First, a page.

If you believe that you have been discriminated against at work, you should consult an employment lawyer as soon as possible. If your belief is correct, you may have a legitimate claim related to discriminatory harassment or termination.
The following information is a general overview about the EEOC process, but it's always advisable to reach out to the foremost employment attorneys in Atlanta to have someone evaluate the details of your claim and guide you in the process.
Filing a Complaint with the Equal Employment Opportunity Commission
If you believe that you have been the target of unlawful discrimination, time is of the essence. You must file a complaint with the EEOC within 180 days of the last incident you believe was discriminatory. You may file your claim by mail, or you may call EEOC's national toll-free number (1-800-669-4000) to have them put you in touch with your local EEOC office.
Once you file a complaint with the EEOC, an EEOC representative will go over the details with you to determine what kind of charge is appropriate. A discrimination charge may be based on one or more protected characteristics, such as race, religion, gender, national origin, age, disability, pregnancy or genetic information. You will need to visit to your local EEOC office to sign your charge before the charge can be filed against your employer.
Details of Your Complaint
To successfully file a claim, you will need to provide the following information:
- Type of discrimination (e.g., harassment, demotion, cut in hours/pay, termination)
- Basis (e.g, race, religion, gender, national origin, age, disability, pregnancy, genetics)
- Description of injury (emotional, physical, monetary)
- Contact information (name, telephone number, address)
- Signature (or a lawyer's signature if you are represented)
After You Have Filed a Complaint
After filing your complaint, you should receive a copy of your charge. Within 10 days of filing the charge, the EEOC will send a notice to your employer that the charge has been filed. If you have indicated to the EEOC that you would be open to mediation, the EEOC will send an invitation to your employer to participate in mediation. If the employer does not wish to participate in mediation, or if mediation does not resolve the issue, the EEOC will ask your employer to respond to your charges in what is called a “position statement.” You will be given an opportunity to respond to your employer's position statement, and the EEOC will do an investigation.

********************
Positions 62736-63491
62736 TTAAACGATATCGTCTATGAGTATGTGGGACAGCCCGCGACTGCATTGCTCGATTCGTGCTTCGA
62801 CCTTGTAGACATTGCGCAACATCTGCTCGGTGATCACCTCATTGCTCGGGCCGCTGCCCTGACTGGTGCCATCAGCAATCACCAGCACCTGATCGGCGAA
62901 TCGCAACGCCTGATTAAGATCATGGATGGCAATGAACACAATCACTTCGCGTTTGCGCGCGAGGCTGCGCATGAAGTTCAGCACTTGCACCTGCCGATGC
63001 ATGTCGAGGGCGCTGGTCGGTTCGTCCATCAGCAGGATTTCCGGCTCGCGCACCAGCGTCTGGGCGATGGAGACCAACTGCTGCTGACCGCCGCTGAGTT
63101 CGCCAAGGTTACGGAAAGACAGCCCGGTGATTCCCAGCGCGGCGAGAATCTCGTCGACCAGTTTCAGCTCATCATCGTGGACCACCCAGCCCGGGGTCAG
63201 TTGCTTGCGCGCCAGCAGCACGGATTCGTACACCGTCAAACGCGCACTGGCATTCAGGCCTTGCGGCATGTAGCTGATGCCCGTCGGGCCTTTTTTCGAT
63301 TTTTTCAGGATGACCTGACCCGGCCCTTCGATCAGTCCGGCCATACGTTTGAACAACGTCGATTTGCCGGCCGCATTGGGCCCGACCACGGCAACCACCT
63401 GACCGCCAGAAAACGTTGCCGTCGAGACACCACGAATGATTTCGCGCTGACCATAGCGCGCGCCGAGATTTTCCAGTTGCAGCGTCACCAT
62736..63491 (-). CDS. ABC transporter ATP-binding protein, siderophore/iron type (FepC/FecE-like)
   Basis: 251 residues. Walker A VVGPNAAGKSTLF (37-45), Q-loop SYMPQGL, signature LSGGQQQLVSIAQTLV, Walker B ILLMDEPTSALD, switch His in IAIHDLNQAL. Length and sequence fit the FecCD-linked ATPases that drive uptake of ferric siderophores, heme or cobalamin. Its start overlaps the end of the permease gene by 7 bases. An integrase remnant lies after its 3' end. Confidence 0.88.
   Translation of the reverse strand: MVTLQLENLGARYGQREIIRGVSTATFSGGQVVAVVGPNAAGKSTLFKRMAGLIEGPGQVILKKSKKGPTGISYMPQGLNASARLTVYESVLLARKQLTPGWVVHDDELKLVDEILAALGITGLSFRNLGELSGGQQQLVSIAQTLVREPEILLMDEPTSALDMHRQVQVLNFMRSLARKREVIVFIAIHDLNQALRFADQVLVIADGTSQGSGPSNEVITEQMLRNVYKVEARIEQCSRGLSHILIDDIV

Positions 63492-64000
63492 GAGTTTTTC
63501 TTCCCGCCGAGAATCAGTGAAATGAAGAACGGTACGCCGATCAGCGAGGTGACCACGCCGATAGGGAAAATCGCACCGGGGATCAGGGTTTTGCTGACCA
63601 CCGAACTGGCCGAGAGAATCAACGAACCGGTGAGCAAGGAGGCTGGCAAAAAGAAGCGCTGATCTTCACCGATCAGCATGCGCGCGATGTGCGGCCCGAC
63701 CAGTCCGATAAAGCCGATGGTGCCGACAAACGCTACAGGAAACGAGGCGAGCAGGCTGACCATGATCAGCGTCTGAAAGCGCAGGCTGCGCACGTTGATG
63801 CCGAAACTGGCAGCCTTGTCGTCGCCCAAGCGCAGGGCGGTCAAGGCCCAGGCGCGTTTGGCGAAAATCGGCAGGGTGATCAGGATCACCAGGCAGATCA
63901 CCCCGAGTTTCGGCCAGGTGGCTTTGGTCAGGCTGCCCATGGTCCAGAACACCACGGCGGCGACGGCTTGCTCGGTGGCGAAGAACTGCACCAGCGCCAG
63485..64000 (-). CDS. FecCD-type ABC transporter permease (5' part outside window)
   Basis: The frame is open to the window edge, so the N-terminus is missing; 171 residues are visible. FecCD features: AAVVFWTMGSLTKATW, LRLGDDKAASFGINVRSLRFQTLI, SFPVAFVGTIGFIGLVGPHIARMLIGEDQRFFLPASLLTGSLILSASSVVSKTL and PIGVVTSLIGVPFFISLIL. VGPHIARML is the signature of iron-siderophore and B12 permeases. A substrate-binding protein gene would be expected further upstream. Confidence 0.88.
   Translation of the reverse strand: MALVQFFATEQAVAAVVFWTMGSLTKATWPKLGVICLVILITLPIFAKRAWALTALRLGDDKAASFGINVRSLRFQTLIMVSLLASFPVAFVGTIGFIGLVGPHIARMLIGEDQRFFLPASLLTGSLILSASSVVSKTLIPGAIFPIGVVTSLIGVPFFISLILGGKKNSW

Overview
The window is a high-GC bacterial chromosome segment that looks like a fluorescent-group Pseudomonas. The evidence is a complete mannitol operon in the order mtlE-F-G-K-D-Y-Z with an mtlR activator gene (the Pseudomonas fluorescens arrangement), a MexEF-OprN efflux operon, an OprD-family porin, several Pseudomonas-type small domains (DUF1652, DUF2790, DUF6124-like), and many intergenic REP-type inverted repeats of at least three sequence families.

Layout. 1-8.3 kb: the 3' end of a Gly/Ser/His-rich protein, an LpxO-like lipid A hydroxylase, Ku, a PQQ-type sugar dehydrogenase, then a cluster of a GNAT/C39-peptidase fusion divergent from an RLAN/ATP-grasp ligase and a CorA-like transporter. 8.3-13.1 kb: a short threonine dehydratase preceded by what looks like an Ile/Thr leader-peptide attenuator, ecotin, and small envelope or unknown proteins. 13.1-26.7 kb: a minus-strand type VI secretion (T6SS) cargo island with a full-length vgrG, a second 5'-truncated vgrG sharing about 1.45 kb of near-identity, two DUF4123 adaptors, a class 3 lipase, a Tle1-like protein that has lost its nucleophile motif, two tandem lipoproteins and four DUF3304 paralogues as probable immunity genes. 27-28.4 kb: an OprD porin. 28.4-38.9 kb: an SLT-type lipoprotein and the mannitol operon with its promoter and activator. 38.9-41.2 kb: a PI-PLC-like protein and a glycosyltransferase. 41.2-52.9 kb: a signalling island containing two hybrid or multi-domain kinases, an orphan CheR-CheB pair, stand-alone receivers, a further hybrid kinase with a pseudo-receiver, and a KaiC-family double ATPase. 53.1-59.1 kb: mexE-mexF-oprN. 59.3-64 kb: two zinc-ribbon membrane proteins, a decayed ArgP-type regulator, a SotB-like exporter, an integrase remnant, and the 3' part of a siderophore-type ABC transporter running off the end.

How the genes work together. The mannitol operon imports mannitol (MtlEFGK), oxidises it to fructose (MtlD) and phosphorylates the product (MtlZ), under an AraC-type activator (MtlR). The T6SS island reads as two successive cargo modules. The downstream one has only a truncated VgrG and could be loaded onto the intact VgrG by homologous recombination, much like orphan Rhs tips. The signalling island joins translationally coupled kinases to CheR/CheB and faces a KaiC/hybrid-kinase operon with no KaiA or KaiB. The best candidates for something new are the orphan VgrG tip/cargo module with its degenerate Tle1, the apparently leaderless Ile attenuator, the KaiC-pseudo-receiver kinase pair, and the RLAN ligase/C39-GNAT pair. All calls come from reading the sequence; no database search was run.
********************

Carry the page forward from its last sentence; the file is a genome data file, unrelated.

During the EEOC investigation, the EEOC may request additional details, visit your place of work, and even conduct interviews with other staff members, depending on the severity of the claim. If the EEOC is unable to conclude that a law was violated, you will be given a Dismissal and Notice of Right to Sue that will allow you 90 days to file a lawsuit. Even if the EEOC was unable to find that a law was violated, you should contact an employment discrimination attorney to discuss your case and help you determine whether it would be advantageous for you to move forward and file suit.
If the EEOC finds that your employer's treatment of you did violate a law, they will try to reach a settlement with your employer through “conciliation,” an informal cooperative process for reaching a settlement that is very similar to mediation. If the EEOC cannot resolve your issue through conciliation and does not elect to pursue the matter on your behalf, they will issue you a Letter of Determination explaining their findings and giving you 90 days to file a lawsuit. If you receive a Letter of Determination, it would be in your best interest to consult with an attorney who specializes in employment discrimination before trying to move forward on your own.